What other barriers prevent us from living out our full creative abilities?

For starters, we must address and eliminate the failure paradox.

Over time, we’ve mythologized and romanticized history’s great inventors. In pop culture, their discoveries are often misrepresented as made-for-TV eureka moments.

The intelligence and creative talent of Leonardo DaVinci or Thomas Edison goes without saying. However, they all had something in common much more mundane.

They failed as often as they could.

As Edison said, “The real measure of success is the number of experiments that can be crowded into twenty-four hours.”

Constructive learning through rapid failure is as essential now as it was when DaVinci invented ball bearings or Edison created the light bulb. Our greatest inventors knew this. Every failure removed a variable that blocked the road to success.

Unfortunately, this wisdom has been derailed and diverted.

Compare Edison’s definition of success with our traditional education system.

As Sir Ken Robinson describes in his famous 2006 TED Talk “Do Schools Kill Creativity?”, our modern education system functions in almost direct contradiction to Edison’s advice.

“We’re now running national education systems where mistakes are the worst thing you can make. Education is the system that’s supposed to develop our natural abilities and enable us to make our way in the world. Instead, it is stifling the individual talents and abilities of too many students and killing their motivation to learn,” Robinson says.

Our schools breed timidity and perfectionism.

Foster creative confidence? We actually penalize it. Nurture students to explore and discover? We actually muzzle the exhilaration of learning.

These learned behaviors cripple creative confidence.

Conversely, by understanding the difference between the growth zone and the performance zone, we begin appreciating the interrelation of risk, failure and innovation.

We can’t grow if we don’t risk. We won’t achieve peak performance if we spend our lives cowering under a perfectionism blankie.

Eliminate the failure paradox and replace it with a new mindset.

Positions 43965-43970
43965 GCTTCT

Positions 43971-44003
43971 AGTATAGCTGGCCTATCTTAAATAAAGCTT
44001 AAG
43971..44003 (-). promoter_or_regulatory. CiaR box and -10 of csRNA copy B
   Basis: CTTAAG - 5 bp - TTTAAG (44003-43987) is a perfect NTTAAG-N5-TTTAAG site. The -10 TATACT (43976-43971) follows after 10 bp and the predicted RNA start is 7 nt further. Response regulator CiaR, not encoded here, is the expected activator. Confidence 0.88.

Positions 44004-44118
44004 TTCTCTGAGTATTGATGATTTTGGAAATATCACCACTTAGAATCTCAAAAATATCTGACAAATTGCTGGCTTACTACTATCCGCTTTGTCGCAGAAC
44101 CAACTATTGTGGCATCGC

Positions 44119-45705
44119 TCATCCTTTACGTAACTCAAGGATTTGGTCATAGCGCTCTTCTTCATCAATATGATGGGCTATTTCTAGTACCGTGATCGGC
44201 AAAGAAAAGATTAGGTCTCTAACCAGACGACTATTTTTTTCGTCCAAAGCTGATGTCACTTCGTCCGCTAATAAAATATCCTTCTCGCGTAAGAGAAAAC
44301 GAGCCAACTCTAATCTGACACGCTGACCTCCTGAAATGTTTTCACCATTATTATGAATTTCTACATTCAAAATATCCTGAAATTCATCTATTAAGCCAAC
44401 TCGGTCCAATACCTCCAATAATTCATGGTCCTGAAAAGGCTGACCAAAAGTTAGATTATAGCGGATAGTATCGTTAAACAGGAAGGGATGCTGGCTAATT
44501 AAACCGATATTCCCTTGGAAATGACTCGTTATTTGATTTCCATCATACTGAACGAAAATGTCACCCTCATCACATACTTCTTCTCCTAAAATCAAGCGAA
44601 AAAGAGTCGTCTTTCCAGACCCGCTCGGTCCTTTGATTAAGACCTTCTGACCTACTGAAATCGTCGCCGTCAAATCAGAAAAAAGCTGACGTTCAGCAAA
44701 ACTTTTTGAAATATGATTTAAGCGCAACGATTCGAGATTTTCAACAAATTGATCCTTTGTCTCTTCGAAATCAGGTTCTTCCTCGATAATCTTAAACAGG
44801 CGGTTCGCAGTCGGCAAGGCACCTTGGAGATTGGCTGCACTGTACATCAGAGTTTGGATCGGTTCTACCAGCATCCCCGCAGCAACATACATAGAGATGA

Let the magic happen.

As Emerson reminds us, “Do the thing you fear, and the death of fear is certain.”

From Blank Page To Insight

We spend more time working than almost any other activity. In fact, career wellbeing is one of the five essential elements of overall wellbeing.

Yet, Forrester research shows technology will displace 16% of all U.S. jobs by 2025.

The good news is 9% of these jobs will be replaced. This still means a net loss of 7% of U.S. jobs over the next eight years.

How do we maintain our balance amidst such uncertainty?

How do we seize and create opportunities when everything around us seems to be growing and dying and growing again at such a rapid pace?

Dr. Amanda Sammann, IDEO medical director, suggests adopting a new mentality. We must do a better job of reframing our challenges.

An accomplished surgeon, Dr. Sammann used to begin patient conversations that involved treatment plans and patient backgrounds. However, after witnessing the power of establishing an empathic relationship with her patients, she has changed her strategy.

Today she approaches patient conversations as more of an anthropologist instead of a surgeon. Her conversations focus on the human element of each patients’ situation. Dr. Sammann now asks patients to show her how they interact with objects and tools or to draw her a picture or diagram of their experiences.

This shift helps her better understand the true needs and concerns of her patients.

As chapter three in “Creative Confidence” concludes, “If you let go of what you “know,” you can start to look at things with fresh eyes—and with more questions than answers. But the real insights come from getting out into the world and gaining empathy with the people whose lives you want to improve.”

Seek the human need first. Reframe the challenge with better observation and better questions. This helps us get to the true heart of the matter.

As a result, we innovate more thoughtful and novel solutions that make a real difference.

Live more intentionally. Eliminate the failure paradox. Focus on the human element.

Remember, we’re all innovators. Sometimes our creative confidence just gets a little rusty.

A little practice and a little focus and we can recapture the creativity that’s always been there.

If you missed out on that super cool hammock or solar-powered electric toothbrush on Amazon Prime Day, treat yourself to a copy of “Creative Confidence”. Well worth your time.

Also, if you enjoyed this post, please sign up for more talent development insights at StrengthsLauncher.com.

Thank you for reading.

Ping Pong, Prop Bets & The Performance Zone